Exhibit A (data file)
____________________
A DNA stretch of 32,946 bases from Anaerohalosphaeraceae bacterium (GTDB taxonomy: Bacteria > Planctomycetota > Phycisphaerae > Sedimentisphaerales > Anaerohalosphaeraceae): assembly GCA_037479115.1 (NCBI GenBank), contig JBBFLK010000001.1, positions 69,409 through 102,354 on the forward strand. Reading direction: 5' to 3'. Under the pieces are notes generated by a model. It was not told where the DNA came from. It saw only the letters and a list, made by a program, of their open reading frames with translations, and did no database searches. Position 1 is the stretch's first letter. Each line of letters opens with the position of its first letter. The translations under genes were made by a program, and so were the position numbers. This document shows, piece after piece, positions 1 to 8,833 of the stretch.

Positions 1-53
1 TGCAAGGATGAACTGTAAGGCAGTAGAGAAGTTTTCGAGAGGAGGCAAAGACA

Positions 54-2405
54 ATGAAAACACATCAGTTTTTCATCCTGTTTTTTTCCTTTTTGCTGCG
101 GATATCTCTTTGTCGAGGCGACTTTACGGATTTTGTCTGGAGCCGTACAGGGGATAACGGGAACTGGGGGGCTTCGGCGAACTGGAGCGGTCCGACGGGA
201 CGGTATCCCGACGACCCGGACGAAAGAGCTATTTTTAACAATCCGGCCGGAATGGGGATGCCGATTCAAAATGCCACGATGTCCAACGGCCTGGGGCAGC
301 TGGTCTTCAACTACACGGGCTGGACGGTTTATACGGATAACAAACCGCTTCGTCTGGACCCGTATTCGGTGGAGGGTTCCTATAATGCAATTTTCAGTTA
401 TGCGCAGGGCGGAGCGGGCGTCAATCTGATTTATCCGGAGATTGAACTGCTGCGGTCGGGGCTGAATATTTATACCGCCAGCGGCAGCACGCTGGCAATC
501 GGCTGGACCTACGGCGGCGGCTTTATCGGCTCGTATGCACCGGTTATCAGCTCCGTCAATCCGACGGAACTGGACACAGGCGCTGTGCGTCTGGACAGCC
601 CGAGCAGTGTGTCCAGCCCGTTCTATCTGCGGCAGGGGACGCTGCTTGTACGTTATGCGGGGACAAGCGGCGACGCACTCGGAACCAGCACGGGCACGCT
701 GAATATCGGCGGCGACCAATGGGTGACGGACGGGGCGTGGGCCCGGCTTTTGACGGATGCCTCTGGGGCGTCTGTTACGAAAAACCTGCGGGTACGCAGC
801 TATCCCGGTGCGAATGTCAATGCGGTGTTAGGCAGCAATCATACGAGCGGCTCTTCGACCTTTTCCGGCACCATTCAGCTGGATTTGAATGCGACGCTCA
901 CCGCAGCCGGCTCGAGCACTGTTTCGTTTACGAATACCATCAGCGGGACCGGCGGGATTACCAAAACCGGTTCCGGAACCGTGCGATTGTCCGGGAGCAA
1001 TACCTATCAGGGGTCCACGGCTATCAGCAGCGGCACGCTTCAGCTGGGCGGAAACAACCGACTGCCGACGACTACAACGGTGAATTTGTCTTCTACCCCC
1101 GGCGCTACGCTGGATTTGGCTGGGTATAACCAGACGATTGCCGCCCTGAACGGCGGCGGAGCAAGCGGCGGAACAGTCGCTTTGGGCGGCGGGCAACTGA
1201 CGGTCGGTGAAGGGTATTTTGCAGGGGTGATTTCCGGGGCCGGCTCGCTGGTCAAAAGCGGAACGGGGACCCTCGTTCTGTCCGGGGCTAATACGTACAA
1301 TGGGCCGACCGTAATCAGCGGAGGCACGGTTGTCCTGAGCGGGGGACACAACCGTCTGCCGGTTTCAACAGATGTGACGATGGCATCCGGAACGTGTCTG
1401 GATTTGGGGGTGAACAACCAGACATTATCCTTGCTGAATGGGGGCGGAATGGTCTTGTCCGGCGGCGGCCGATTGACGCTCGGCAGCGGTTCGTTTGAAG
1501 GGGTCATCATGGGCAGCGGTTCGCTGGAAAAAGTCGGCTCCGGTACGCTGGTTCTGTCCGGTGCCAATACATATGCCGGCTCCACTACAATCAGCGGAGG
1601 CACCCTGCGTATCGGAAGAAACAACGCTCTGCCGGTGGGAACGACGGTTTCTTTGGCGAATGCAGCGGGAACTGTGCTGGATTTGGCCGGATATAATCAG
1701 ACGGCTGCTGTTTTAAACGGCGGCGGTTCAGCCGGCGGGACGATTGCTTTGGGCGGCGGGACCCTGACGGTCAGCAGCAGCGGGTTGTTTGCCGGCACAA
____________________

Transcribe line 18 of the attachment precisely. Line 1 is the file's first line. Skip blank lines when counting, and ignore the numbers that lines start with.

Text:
1301 TGGGCCGACCGTAATCAGCGGAGGCACGGTTGTCCTGAGCGGGGGACACAACCGTCTGCCGGTTTCAACAGATGTGACGATGGCATCCGGAACGTGTCTG